They've come to the right place. Blankenship, 41, founder and only paid employee of Club Hair for GI Joe, takes the balding veterans—from as far back as 1970—and replaces hair that has fallen victim to simple wear or childhood terrorism. "Craig is absolutely the best," says Vincent Santelmo, author of GI Joe: The Official ID and Price Guide. "He has mastered the technique."
To give the dolls that Rogaine look, Blankenship scrapes off any remaining strands, smooths out gashed scalps with a sander, then glues on "hair"—nylon fiber, called flocking—mixed to match the various GI Joes. "Even though the Sea Adventurer had red hair," he says, "he has a lot of black and a bit of blond added." A secret process using static electricity makes Joe's GI buzz cut stand at attention.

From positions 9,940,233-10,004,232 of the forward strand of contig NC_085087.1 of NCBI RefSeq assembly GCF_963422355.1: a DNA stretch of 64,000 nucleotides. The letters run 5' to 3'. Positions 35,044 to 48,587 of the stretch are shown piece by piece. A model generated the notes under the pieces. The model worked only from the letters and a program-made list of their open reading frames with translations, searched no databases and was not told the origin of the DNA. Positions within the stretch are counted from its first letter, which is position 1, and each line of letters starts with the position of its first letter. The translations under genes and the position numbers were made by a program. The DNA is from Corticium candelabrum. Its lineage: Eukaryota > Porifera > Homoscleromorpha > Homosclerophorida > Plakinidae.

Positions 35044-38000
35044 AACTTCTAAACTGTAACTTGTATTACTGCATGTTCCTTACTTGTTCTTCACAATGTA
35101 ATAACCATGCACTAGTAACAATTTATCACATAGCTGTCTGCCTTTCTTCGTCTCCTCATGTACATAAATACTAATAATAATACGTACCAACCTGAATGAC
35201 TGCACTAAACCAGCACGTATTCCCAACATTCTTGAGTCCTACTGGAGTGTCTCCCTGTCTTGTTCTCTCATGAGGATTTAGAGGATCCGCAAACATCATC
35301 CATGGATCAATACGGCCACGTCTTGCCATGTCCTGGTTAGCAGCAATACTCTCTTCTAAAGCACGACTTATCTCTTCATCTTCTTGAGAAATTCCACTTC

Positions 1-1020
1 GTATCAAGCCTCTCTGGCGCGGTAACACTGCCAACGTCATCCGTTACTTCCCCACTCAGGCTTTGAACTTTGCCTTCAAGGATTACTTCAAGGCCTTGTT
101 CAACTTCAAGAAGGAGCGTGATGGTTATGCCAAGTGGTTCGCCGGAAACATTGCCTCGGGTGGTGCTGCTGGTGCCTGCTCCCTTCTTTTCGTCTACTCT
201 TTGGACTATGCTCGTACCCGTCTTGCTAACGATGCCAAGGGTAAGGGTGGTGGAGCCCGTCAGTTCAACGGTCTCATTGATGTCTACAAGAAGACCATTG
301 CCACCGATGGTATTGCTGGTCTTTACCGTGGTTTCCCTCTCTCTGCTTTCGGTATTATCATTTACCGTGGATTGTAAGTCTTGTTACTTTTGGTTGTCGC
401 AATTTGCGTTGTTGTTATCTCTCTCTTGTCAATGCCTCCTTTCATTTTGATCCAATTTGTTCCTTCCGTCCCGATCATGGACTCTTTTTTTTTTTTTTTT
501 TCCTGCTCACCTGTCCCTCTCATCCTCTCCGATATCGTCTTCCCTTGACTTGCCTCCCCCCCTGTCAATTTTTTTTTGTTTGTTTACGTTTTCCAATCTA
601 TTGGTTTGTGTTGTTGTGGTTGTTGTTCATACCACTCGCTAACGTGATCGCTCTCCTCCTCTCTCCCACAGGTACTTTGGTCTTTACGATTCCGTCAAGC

Blankenship, who by day is an engineering technician in Yakima, Wash., where he lives with his wife, office manager Kristina, 42, and her son Tyler, 13, began renovating GI Joe heads in 1998; to a collector, a new $15 head of hair can increase a doll's value by half. (The rarest old Joes, in pristine condition, can fetch $100.) Blankenship, who fondly recalls the GI Joes he had when he was a kid, has found more than an occupation. "He's been searching his whole life," says Kristina, "for something to bring back his childhood."
Like grisly mementos from some forgotten battlefield, the GI Joe heads arrive at Craig Blanken-ship's home every day. "They come torched, tattooed; kids cut off their noses," says Blankenship. "Some kids do their own haircuts."